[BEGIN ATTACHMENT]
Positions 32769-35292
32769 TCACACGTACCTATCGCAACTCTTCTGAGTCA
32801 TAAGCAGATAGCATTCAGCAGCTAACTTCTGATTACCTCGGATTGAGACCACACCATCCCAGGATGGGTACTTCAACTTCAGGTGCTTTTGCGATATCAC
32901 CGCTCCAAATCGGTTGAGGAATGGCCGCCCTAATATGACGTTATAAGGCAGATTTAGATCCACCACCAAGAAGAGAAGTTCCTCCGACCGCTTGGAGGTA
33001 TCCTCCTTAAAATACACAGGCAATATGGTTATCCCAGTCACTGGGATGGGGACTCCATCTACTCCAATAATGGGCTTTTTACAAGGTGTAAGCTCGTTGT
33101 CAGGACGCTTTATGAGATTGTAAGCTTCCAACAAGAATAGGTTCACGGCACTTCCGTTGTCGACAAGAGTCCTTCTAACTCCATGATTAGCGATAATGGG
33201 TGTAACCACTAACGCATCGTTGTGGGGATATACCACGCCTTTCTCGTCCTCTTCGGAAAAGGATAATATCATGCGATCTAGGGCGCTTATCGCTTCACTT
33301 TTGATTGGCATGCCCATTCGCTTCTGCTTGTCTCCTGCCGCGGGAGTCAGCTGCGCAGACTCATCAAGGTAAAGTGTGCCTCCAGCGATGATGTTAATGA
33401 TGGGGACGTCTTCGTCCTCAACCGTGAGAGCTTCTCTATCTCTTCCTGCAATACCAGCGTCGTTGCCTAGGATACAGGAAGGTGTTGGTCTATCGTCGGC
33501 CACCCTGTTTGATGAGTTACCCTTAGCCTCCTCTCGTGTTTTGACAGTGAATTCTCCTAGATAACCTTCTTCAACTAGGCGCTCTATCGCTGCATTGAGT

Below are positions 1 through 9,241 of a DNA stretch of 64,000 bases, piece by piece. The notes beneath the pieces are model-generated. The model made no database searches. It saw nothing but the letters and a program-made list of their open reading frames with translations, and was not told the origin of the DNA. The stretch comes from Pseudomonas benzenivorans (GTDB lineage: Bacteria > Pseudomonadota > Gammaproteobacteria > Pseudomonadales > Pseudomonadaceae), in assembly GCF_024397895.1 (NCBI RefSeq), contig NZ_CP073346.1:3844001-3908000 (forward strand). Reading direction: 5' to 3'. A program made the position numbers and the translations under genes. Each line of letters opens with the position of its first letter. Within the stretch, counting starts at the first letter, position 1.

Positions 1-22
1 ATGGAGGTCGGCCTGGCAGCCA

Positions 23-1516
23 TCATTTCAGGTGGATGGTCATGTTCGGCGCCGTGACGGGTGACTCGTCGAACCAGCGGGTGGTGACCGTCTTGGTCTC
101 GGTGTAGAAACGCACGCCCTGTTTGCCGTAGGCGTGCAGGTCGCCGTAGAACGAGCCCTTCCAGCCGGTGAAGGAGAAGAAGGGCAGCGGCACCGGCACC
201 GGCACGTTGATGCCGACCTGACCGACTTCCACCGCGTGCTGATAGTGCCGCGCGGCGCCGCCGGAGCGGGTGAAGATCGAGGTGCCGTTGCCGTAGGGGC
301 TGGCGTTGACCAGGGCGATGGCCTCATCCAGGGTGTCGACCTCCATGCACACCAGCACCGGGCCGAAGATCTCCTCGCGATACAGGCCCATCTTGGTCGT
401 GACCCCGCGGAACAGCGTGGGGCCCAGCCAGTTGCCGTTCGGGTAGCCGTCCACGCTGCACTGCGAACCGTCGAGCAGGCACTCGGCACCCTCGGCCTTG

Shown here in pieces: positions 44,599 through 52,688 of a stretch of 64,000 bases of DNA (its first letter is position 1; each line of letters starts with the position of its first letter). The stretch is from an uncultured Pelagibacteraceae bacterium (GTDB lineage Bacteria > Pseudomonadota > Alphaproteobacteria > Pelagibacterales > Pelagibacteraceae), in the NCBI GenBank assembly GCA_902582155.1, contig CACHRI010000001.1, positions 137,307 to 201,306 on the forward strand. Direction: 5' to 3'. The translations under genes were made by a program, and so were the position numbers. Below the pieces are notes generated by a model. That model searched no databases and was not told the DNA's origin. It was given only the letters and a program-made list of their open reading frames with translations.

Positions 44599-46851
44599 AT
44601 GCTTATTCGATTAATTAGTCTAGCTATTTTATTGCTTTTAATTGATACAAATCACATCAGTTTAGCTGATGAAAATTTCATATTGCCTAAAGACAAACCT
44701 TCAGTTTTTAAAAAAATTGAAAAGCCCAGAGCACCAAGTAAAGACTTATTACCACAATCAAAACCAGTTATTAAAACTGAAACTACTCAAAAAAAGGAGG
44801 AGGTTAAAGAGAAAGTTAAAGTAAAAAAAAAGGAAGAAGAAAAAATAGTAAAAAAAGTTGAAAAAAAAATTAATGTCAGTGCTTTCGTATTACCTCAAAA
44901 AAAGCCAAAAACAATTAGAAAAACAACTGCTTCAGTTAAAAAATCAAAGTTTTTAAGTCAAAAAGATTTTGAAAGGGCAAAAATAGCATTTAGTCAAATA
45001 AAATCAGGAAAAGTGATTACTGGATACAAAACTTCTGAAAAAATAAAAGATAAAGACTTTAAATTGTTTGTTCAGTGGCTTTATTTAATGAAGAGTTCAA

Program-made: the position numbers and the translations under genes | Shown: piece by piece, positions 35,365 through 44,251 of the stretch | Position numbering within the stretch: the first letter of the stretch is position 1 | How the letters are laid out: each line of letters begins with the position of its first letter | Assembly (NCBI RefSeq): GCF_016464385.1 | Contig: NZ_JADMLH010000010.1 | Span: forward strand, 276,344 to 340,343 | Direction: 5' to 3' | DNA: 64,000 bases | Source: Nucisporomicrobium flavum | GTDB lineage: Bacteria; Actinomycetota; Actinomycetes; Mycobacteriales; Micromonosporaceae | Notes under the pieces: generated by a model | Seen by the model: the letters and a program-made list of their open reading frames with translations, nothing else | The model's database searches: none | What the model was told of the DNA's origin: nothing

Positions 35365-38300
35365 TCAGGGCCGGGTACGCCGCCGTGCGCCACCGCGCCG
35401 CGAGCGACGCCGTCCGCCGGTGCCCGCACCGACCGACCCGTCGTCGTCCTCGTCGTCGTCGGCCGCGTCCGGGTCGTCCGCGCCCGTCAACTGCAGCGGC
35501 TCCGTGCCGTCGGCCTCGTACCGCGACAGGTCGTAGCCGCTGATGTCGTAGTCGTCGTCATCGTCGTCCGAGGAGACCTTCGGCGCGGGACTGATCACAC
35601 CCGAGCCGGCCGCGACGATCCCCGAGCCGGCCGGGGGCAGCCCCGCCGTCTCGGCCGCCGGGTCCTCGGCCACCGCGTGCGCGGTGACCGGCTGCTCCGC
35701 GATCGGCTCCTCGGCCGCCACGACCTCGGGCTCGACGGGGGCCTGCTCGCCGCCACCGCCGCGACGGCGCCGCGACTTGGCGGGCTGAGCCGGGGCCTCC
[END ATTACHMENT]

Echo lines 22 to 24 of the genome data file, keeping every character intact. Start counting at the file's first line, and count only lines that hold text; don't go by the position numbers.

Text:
44599 AT
44601 GCTTATTCGATTAATTAGTCTAGCTATTTTATTGCTTTTAATTGATACAAATCACATCAGTTTAGCTGATGAAAATTTCATATTGCCTAAAGACAAACCT
44701 TCAGTTTTTAAAAAAATTGAAAAGCCCAGAGCACCAAGTAAAGACTTATTACCACAATCAAAACCAGTTATTAAAACTGAAACTACTCAAAAAAAGGAGG